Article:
Heine was born in Santiago, Chile in 1948. He graduated from the University of Chile Law School in 1972 and did graduate studies in Political Science at York University in England, where he received a B.Phil. in Modern Political Analysis, and at Stanford University in California, where he received his MA and PhD.
Fourteenth Coverdell Chair Public Policy Colloquium Lecture
“U.S. Security, China, and the North Korean Nuclear Threat.”
Dr. Peter Brookes is a Senior Fellow for National Security in The Allison Center at The Heritage Foundation.
November 15, 2017
Dr. Peter Brookes is a Heritage Foundation senior fellow for national security affairs. He has served five two year terms as a congressionally-appointed member of the U.S.-China Economic and Security Review Commission. He is an author and has published more than 500 articles for various newspapers, journals and magazines. Aside from print media, Dr. Brookes has also appeared more than 3,000 times as a foreign policy and national security commentator on TV and radio news networks including ABC, NBC, CBS, FOX, CNN, and MSNBC. Dr. Brookes is a former Deputy Assistant Secretary of Defense for Asian and Pacific Affairs. He has also been a professional staff member with the House International Relations Committee, CIA officer, State Department officer, and naval officer. Now a retired Navy commander, Dr. Brookes served as a reservist with the National Security Agency, Defense Intelligence Agency, Naval Intelligence, the Joint Chiefs of Staff and the Office of the Vice President, working as an intelligence analyst, strategic debriefer, Russian language interpreter, defense attaché, policy adviser and associate professor at the Joint Military Intelligence College. In the private sector, he worked in the defense and intelligence industries.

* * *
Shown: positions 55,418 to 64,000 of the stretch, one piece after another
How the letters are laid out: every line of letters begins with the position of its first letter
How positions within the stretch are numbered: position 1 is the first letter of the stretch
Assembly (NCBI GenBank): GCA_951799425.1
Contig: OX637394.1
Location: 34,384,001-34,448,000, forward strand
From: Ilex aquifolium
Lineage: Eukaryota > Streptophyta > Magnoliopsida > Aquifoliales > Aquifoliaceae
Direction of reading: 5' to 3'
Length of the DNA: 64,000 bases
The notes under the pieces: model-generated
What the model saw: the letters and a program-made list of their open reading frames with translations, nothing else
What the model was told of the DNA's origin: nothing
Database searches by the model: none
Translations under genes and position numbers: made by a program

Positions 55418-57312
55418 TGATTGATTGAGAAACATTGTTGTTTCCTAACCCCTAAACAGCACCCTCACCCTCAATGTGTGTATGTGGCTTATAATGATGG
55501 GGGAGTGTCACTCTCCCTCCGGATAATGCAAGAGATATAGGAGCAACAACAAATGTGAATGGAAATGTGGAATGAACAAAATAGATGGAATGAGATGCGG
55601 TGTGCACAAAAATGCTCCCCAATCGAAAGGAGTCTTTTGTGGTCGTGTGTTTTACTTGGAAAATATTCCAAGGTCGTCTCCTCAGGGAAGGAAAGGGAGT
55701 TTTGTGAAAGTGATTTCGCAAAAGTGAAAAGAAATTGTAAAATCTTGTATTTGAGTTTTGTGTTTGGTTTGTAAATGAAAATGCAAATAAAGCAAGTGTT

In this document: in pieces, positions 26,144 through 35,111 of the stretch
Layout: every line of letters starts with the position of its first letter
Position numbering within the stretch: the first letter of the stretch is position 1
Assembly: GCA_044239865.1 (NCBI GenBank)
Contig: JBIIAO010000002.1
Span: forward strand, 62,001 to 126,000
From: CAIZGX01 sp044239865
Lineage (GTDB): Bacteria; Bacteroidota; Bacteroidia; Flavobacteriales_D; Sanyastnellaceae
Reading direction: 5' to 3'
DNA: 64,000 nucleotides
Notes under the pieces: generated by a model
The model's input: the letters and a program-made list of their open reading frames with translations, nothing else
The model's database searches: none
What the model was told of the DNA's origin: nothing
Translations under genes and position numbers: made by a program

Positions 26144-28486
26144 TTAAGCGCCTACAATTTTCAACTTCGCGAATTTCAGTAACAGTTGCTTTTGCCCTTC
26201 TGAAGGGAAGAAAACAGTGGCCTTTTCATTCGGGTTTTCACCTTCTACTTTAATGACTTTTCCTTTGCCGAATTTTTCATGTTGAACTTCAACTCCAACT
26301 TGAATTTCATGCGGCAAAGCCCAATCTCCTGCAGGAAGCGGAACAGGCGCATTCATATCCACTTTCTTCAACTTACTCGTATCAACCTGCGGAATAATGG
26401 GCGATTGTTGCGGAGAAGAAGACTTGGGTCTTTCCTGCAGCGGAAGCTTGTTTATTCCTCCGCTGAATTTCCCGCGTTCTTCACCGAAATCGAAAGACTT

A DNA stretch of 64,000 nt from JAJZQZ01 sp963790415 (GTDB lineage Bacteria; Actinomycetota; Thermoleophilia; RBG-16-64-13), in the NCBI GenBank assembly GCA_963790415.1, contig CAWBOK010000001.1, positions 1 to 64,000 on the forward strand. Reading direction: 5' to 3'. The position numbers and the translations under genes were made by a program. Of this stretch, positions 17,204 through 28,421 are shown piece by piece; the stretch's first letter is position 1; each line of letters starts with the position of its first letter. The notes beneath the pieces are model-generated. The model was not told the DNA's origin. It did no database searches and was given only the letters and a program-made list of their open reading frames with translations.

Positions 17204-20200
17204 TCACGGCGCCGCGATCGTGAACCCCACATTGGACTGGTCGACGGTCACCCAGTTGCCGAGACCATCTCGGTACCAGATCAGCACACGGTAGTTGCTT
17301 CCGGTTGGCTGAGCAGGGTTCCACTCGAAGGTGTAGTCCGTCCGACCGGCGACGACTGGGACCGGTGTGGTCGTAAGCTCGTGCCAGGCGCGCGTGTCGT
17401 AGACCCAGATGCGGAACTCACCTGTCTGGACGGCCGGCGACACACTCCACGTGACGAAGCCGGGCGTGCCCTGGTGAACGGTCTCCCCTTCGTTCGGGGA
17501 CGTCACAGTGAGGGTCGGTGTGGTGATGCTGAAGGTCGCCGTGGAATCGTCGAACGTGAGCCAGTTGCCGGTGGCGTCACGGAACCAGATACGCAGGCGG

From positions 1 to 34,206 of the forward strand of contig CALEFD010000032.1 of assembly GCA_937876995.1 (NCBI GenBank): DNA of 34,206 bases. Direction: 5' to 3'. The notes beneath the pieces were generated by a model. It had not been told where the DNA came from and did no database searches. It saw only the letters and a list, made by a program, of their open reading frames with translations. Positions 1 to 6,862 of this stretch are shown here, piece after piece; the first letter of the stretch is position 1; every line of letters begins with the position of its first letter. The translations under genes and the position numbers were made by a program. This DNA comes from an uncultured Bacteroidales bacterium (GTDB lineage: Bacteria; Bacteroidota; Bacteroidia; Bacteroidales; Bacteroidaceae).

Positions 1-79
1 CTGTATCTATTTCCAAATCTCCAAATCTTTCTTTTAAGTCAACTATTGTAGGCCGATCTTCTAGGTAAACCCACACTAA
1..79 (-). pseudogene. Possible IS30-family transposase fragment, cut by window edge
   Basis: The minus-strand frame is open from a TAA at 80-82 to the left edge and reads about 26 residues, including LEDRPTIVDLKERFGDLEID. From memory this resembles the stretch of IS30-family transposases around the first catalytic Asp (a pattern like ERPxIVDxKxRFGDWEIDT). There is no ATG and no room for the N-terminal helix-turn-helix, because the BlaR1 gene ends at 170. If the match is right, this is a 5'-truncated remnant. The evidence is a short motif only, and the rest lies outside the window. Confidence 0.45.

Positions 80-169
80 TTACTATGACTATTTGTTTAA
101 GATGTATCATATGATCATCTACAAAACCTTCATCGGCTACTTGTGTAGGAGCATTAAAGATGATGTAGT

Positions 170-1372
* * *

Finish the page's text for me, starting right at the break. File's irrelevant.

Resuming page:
Dr. Brookes has visited nearly 60 countries on five continents and was an international election observer in Indonesia and Cambodia. He served in political positions at the local, state and national level, including helping draft the foreign policy platform for the 2000 Republican National Convention in Philadelphia. He advised the 2000 and 2004 Bush-Cheney campaigns on foreign policy and briefed 2008 and 2012 presidential candidates. He is a graduate of the U.S. Naval Academy (B.S.); the Defense Language Institute (Russian); the Naval War College; the Johns Hopkins University (M.A.) and Georgetown University (Doctorate). He also has taught at the National Defense University and studied German and Polish. Among Dr. Brookes’ awards and honors are the Navy League of New York’s Frank Knox Media Award; Joint Service Commendation Medal; Navy Commendation Medal (three awards); Navy Achievement Medal; Defense Language Institute’s Kellogg Award; the Joint Chiefs of Staff service badge; and Naval Aviation Observer wings.